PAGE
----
The third biennial PGCWWN conference set out to explore the ways in which contemporary women writers engage with and conceptualise notions of time and space in their work. Attended by over fifty delegates from all over the world including Canada, Italy, Austria and the United States the conference provided a diverse range of voices and perspectives on contemporary women writers’ engagement with the temporal and spatial. The panels of papers were varied and dynamic with sessions on gendering ecological space, violent and traumatic spaces and domestic landscapes to name but a few that focused on the spatial thematics of writer’s work. The discussions of time were just as lively with considerations of queer time, historical narratives and children’s time travel fiction all proving enlightening topics for reflection. It became clear that the focus of the conference had acknowledged a key concern in contemporary women’s writing and one that is alive with a rich variety of postgraduate research today.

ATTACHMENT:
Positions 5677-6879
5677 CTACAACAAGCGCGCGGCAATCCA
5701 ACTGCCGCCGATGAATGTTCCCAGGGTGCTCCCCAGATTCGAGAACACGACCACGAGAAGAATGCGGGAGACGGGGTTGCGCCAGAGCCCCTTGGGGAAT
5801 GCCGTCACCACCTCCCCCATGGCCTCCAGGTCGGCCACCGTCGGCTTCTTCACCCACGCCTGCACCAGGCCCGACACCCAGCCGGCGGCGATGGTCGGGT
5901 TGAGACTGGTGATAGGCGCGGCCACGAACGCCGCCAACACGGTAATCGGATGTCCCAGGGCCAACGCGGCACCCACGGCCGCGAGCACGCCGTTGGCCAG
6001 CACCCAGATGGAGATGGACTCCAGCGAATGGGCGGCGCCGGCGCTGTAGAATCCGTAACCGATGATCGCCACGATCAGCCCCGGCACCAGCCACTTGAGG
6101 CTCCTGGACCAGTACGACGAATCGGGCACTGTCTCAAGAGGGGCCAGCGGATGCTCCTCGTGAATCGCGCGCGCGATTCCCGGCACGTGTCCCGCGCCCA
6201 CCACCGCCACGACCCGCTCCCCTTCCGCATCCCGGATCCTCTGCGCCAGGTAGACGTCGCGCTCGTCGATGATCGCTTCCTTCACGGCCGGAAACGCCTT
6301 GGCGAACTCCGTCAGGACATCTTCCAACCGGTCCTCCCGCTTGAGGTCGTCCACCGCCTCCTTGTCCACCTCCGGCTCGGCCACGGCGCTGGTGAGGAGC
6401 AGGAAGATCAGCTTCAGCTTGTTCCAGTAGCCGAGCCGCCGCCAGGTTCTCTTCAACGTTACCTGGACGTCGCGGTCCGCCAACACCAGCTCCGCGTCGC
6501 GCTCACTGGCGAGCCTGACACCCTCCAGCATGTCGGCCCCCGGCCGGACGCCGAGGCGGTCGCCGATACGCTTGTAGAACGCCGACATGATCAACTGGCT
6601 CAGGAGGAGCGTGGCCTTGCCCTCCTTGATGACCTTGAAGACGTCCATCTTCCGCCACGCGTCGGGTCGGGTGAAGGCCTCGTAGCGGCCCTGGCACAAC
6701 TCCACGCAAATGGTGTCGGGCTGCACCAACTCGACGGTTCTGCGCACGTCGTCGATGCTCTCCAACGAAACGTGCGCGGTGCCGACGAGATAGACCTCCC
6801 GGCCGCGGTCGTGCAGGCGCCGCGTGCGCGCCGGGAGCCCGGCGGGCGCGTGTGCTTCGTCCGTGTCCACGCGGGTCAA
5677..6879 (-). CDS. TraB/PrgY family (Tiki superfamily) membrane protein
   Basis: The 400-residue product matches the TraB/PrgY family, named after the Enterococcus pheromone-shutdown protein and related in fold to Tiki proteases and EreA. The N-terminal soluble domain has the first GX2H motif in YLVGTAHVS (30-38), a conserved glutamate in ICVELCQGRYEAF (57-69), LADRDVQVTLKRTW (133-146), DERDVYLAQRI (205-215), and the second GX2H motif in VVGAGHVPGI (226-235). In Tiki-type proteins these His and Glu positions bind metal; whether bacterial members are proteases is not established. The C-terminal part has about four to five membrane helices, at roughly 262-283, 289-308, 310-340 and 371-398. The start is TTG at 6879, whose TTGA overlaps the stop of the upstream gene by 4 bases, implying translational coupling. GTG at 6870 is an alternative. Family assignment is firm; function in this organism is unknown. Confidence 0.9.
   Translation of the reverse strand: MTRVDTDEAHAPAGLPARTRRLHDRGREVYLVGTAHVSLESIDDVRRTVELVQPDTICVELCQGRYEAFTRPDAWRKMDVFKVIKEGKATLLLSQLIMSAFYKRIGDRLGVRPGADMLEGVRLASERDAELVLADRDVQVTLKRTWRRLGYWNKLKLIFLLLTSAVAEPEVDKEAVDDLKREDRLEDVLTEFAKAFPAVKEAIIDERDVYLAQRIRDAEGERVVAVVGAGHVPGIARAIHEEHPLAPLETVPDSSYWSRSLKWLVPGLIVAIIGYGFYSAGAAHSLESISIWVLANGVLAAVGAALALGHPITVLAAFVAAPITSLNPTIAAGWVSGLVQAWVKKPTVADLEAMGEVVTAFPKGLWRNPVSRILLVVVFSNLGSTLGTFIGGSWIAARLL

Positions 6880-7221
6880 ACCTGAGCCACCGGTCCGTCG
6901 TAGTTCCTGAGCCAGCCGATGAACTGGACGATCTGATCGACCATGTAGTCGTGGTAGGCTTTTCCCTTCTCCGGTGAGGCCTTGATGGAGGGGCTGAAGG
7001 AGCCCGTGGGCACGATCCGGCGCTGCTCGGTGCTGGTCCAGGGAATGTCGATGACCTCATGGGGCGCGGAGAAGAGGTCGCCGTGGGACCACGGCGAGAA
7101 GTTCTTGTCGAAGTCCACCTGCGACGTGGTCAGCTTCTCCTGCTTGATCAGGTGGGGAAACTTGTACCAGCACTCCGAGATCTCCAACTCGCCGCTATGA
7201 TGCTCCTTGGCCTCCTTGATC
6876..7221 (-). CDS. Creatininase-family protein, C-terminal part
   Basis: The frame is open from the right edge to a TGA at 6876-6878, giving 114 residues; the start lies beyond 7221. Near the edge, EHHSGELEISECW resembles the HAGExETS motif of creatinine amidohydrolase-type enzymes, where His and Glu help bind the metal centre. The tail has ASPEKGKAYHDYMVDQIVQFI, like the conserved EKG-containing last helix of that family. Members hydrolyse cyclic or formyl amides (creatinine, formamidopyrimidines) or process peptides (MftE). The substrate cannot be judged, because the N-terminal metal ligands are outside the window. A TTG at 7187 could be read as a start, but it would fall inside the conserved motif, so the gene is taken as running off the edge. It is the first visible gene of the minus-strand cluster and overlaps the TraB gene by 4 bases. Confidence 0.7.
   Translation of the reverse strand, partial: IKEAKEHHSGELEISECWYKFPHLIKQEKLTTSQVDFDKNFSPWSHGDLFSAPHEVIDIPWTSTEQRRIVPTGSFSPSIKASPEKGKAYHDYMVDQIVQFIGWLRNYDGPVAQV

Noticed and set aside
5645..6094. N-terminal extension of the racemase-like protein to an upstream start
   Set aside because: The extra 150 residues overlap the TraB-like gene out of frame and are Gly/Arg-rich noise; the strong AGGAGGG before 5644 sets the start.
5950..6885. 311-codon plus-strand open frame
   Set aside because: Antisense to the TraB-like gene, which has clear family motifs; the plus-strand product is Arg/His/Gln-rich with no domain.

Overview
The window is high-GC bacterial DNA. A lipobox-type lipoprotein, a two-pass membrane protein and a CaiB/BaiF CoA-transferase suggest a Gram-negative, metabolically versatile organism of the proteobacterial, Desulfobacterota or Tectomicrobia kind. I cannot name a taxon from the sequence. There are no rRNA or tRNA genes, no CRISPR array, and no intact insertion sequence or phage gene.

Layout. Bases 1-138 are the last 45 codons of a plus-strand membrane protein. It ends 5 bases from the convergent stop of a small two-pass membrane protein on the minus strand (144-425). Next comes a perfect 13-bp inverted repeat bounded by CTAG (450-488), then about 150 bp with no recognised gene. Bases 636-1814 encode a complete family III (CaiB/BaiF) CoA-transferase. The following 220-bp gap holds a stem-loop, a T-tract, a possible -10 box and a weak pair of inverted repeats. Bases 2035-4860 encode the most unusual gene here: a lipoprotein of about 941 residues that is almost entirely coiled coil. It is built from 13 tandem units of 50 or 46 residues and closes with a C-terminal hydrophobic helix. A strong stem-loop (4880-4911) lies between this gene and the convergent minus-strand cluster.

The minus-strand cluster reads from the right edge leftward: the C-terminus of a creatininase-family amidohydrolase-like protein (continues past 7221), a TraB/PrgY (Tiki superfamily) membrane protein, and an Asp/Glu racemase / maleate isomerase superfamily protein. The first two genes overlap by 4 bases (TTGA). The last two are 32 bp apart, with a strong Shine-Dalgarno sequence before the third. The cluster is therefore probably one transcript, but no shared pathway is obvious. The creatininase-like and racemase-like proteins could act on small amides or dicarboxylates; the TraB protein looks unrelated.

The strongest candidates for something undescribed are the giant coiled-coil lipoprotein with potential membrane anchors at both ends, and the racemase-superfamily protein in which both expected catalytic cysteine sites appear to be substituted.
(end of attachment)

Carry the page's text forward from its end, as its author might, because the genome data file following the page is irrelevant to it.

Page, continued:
The two keynote addresses both succeeded in supplying stimulating material with Professor Ann Heilmann (University of Hull) opening the conference whilst the poet Gwyneth Lewis followed with an equally engaging talk on day two. By bringing together female voices from the world of academia and poetry, these two keynotes added to the breadth and vitality of the conference. Proceedings concluded with a Career Development Workshop led by Professor Mark Llewellyn (University of Strathclyde). The workshop was a fascinating and incredibly useful session for first year PhD students like myself through to early-career researchers. The workshop covered a range of topics that included building your professional profile, the dissemination and impact of your work and the importance of public engagement. The comprehensive scope of the workshop combined with the realistic and honest opinions of Professor Llewellyn was reassuring, informative and it meant everybody left the conference with even more to reflect upon aside from the provocative questions raised by the individual papers delivered.
Overall, Time and Space was a highly successful conference. The structure of the two days provided numerous opportunities for delegates to network and build new relationships. Likewise, the well-thought out organisation ensured smooth running and easy accessibility to the accommodation and University for all participants. The quality of all the papers ensured that discussions and ideas were continually flowing and the atmosphere of the event was one of positivity, warmth and of a blossoming community.
Emma Young, University of Leicester